Asthma is a common disease among children and adults, but effective treatment remains a mystery for researchers and doctors.

It is well-established that asthma causes airway constriction, thus making it difficult to breathe. For most patients, treatments such as albuterol inhalers, steroid inhalers and oral steroids will combat asthma.

In severe cases, however, that may not be enough.

Dr. Robert Thomen, an assistant professor of both radiology at the MU School of Medicine and bio engineering at the College of Engineering, has received a $2 million grant from the National Institutes of Health to assess the effectiveness of biologics in treating those with severe asthma.

Dr. Robert Thomen

Dr. Robert Thomen

Biologics fall within the framework of precision medicine, meaning treatment is tailored to the individual patient. Generally, when asthma is detected in a clinical setting, Thomen said, the initial treatment is not precise.

He described those early treatments as steps on a ladder. Once patients are diagnosed, they are given a basic medicine to take first, typically an inhaler, and are then monitored to see if the asthma symptoms subside.

“You go up and up until you tried all of these medicines,” Thomen explained. “If they’re not really working, you have either severe or uncontrolled asthma.”

About 5% of overall cases are severe or uncontrolled, he said.

Biologics address these cases by “targeting a specific protein or pathway within the immune response.” This approach requires a physician to take a blood sample or look at a marker within the patient to determine the best medicine.

There are varying biologic treatments on the market, Thomen said, and individual patients respond to them differently.

“The whole message of precision medicine is trying to figure out from the patient what is the best treatment for you individually,” he said. “Not just the treatment that works in the general population, but for your biology — what’s best for you.”

Even though treatment with biologics is more precise, it may not always work. Fewer than 80% of patients respond to biologics treatment, and researchers do not yet know why. Thomen’s grant will fund research to help close the gap.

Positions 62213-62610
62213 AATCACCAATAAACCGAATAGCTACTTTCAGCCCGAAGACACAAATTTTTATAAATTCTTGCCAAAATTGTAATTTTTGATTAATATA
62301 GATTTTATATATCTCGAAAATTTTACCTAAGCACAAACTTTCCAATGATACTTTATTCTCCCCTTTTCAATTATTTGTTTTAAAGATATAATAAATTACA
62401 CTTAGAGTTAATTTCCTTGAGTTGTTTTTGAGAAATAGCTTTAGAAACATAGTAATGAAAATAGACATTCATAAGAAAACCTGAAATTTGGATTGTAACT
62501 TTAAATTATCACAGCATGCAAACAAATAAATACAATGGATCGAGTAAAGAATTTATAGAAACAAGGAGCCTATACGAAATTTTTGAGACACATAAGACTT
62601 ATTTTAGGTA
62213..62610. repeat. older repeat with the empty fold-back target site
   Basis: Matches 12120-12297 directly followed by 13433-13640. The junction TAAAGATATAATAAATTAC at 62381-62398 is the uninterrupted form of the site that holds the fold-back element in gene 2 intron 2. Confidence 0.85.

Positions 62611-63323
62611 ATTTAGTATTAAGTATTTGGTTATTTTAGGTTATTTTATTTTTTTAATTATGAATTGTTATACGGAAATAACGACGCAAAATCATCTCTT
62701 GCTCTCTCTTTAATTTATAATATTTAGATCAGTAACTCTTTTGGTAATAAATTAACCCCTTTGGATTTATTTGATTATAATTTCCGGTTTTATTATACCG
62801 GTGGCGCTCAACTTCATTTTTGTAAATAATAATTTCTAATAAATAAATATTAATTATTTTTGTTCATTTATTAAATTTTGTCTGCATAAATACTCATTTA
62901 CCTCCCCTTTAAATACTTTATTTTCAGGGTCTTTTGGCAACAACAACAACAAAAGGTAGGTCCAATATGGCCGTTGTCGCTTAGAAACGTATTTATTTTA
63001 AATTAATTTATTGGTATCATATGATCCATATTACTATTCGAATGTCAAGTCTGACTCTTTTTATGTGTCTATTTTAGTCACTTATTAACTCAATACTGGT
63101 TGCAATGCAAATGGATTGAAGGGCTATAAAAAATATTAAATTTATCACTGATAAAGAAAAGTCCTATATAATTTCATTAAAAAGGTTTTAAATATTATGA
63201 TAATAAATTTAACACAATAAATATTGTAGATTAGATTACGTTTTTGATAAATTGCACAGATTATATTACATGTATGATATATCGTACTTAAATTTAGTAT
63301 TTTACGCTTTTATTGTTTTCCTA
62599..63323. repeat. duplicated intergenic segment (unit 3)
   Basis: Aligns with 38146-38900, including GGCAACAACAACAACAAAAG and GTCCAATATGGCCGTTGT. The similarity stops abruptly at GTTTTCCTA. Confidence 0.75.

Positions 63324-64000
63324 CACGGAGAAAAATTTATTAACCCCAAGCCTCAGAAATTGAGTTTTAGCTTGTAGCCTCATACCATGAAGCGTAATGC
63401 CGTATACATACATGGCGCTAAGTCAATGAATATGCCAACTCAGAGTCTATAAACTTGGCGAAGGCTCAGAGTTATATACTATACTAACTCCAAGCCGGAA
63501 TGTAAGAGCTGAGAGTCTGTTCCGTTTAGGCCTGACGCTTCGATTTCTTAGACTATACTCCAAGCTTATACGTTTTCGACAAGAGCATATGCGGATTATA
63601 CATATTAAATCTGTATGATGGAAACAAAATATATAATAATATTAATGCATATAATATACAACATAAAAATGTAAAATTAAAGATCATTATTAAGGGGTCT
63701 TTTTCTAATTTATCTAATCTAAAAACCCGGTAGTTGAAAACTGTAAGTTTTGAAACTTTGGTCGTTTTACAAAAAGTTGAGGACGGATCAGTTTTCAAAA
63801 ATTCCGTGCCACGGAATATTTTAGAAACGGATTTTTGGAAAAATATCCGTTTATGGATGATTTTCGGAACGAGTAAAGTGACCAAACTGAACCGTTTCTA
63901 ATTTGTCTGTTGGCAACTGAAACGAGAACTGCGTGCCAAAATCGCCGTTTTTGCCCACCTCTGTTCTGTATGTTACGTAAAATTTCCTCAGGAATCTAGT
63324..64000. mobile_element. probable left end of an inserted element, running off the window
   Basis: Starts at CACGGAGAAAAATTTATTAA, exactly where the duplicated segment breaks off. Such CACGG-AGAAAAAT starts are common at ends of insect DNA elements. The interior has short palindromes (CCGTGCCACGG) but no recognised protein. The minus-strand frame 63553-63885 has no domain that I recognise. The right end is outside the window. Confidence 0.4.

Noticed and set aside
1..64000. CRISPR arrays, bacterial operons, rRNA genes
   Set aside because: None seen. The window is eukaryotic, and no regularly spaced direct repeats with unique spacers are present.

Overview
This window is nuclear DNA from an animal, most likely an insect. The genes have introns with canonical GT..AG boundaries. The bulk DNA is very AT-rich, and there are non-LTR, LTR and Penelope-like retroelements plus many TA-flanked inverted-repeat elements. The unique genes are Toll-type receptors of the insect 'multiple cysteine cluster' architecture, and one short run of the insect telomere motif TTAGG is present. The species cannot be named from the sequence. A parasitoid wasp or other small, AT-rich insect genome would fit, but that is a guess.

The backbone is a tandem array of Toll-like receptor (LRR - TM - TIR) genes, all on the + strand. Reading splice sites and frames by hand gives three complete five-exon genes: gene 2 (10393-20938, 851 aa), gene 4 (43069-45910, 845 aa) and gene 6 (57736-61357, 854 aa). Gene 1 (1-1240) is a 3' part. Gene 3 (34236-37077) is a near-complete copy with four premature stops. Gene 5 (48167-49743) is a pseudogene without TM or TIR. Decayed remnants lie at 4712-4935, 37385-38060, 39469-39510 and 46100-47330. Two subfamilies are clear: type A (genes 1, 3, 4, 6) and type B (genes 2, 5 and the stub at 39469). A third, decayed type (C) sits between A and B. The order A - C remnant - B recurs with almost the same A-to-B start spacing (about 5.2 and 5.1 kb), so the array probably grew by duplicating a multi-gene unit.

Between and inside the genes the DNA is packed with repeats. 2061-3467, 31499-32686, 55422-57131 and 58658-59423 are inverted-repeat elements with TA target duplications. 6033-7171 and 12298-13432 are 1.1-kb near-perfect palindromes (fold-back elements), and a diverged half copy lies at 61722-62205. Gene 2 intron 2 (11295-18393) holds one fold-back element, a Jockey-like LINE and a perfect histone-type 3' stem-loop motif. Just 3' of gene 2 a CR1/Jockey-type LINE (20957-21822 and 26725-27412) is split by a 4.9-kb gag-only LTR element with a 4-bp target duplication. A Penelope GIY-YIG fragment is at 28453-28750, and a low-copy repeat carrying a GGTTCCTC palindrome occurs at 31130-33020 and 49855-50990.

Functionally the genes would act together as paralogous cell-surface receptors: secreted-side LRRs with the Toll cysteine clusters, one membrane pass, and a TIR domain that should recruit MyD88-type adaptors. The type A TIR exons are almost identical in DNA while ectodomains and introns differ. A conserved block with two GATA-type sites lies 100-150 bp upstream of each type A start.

Since the population that can take biologics treatment is limited, his research will use hyperpolarized gas imaging technology. The study will follow 50 severe asthma patients over the next five years as he uses the technology to detect the effectiveness of treatment.

“Our hypothesis is that by using hyperpolarized MRI, we will be able to essentially predict whether you are likely to respond to a particular biologic or not,” Thomen said. “In five years, we are hoping to say yes it can, or no it can’t, but hopefully it can.”

Those in the study will breathe xenon gas, and the gas in their lungs will be imaged under the MRI machine to see if they are responding well to the biologic treatment, an injection.

Over the course of 12 weeks, the patients will be given a biologic three times, once every four weeks.

Dr. Talissa Altes, a professor and chair of radiology at MU, has been working with hyperpolarized MRI technology for more than 20 years.

Magnetic resonance imaging (MRI) is a technique that uses a magnet stronger than 30,000 times the earth’s magnetic field. The magnet perfectly lines up the spin of your protons in the body, which gives doctors very detailed images of the structures in the body.

“Which is really kind of amazing if you think about it,” Altes said. “It almost sounds like magic.”

Conventional MRI machines cannot easily display the lungs because of its composition, but hyperpolarized imaging technology makes the lungs more visible.

“Because we’re imaging the protons and the lung isn’t very dense, it’s mostly air, which is a lot less dense than tissue. It doesn’t give off much MR signal,” Altes said. “With conventional MRI, the lungs just appear very dark and we don’t see much.”

When patients breathe in hyperpolarized xenon gas, doctors can see the gas as it goes through the lungs, which presents more detailed pictures.

Xenon gas is used because it can be polarized, Altes said. It is safe, and patients often feel nothing when they breathe it. Some patients experience transient euphoria after they inhale the gas, which causes them to feel happy or get a warm, tingly sensation.

Right now, MU is one of just 15 North American sites with hyperpolarized MRI technology.

The machine is currently only in research facilities and still needs FDA approval before it can be used clinically. Altes hopes the machines will be in clinics in a couple of years to promote more personal treatment for asthma patients.

“By letting us see what’s happening in the lungs of people with lung disease, we will finally be able to really understand what’s going on,” Altes said.

  • Community reporter, fall 2020. Studying magazine editing. Reach me at abbey.tauchen@mail.missouri.edu, or in the newsroom at 882-5720.

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